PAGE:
Currently there is an overwhelming amount of information available in the form of; news flashes, articles, talks and blogs out there about the worldwide COVID-19 pandemic which makes it hard to seperate the fact from the fiction.

I listened to Dr Deanna Minich, PhD, FACN, CNS talking on an Institute for Functional Medicine (IMF) webinar to the professor of Immunology at the National University of Natural Medicine, dr Heather Zwickey, PhD.

I would like to share with you some of the relevant information from this talk.

It is now more important than ever to have a healthy and strong immune system to defend yourself.

You can certainly strengthen your immune system and enhance your body’s ability to fight contagious diseases like corona viruses. In order for your immune system to perform at its best, it needs to be balanced – meaning, not overactive or under-active.

Corona-virus is officially known as SARS-COV-2. The “SARS” stands for Sudden Acute Respiratory Syndrome, because it can potentially cause a rapid onset of respiratory failure. COVID-19 is a SARS virus. In mild cases, the virus will run its course and symptoms will resolve on their own.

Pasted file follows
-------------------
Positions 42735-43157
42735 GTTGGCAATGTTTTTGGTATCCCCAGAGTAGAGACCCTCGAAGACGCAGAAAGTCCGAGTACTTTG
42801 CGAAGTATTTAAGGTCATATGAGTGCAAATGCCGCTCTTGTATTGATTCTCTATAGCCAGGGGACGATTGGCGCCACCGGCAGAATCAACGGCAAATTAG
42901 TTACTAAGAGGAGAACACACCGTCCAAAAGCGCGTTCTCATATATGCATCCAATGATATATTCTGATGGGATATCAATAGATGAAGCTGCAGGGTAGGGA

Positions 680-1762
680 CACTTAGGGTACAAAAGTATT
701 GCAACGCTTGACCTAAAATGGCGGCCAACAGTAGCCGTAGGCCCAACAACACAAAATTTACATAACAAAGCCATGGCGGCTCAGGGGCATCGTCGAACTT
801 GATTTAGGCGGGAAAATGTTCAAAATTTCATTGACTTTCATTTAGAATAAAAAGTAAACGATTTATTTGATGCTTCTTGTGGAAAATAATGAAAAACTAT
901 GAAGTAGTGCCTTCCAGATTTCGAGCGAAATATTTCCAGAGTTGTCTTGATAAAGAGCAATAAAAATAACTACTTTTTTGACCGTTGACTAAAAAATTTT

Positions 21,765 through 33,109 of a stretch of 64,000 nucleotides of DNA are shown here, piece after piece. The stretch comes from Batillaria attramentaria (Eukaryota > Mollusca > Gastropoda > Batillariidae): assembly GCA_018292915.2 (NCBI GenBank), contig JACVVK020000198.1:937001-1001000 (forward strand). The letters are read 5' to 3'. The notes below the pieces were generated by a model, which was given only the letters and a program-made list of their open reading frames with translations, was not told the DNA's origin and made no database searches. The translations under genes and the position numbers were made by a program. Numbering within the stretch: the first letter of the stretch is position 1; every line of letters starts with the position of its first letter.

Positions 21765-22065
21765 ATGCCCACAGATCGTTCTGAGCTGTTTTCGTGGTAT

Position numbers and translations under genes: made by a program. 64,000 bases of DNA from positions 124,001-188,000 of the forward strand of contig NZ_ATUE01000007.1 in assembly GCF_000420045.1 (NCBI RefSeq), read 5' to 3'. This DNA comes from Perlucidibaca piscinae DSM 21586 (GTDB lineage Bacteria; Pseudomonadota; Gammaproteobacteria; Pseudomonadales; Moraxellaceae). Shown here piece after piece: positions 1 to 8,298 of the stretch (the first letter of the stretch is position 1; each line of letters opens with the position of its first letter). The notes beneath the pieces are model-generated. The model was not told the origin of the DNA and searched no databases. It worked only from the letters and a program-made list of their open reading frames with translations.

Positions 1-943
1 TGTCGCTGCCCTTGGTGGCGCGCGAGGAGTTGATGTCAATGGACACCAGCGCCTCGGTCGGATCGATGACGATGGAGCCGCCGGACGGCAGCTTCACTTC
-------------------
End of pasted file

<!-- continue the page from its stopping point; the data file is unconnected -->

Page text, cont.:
Symptoms caused by the COVID-19 virus

The main routes of transmission are:

  • Physical contact
  • Respiratory droplets (coughing, sneezing or speaking)

The incubation period (time from getting into contact with the virus to having symptoms) can be 1-14 days.

The first symptoms are usually that of a scratchy throat, followed by a fever, fatigue and a dry cough for 1-3 days. In a mild case there need not be more symptoms. When more severe, it is followed up by a feeling of chest restriction and respiratory obstruction with sticky mucous. The speed at which the symptoms develop depends on underlying or baseline inflammation in the body. It also depends on the immune system’s ability to defend the host.

The difference between the Corona Virus and a Flu virus

As these cytokines and immune cells flood into the tissues of the lungs, it causes inflammation which leads to oxidative injury and damage to the alveolar-capillary barrier (the membrane where gas is exchanged in your lungs). This results in less ability to move mucus out of the lungs and essentially halts the ability of the membrane to properly transport oxygen to the rest of your tissues. This downward spiral is what leads to acute respiratory failure. This is life threatening. The Corona Virus causes a bilateral pneumonia(both lungs), whereas the Flu Virus usually results in a unilateral pneumonia(one lung).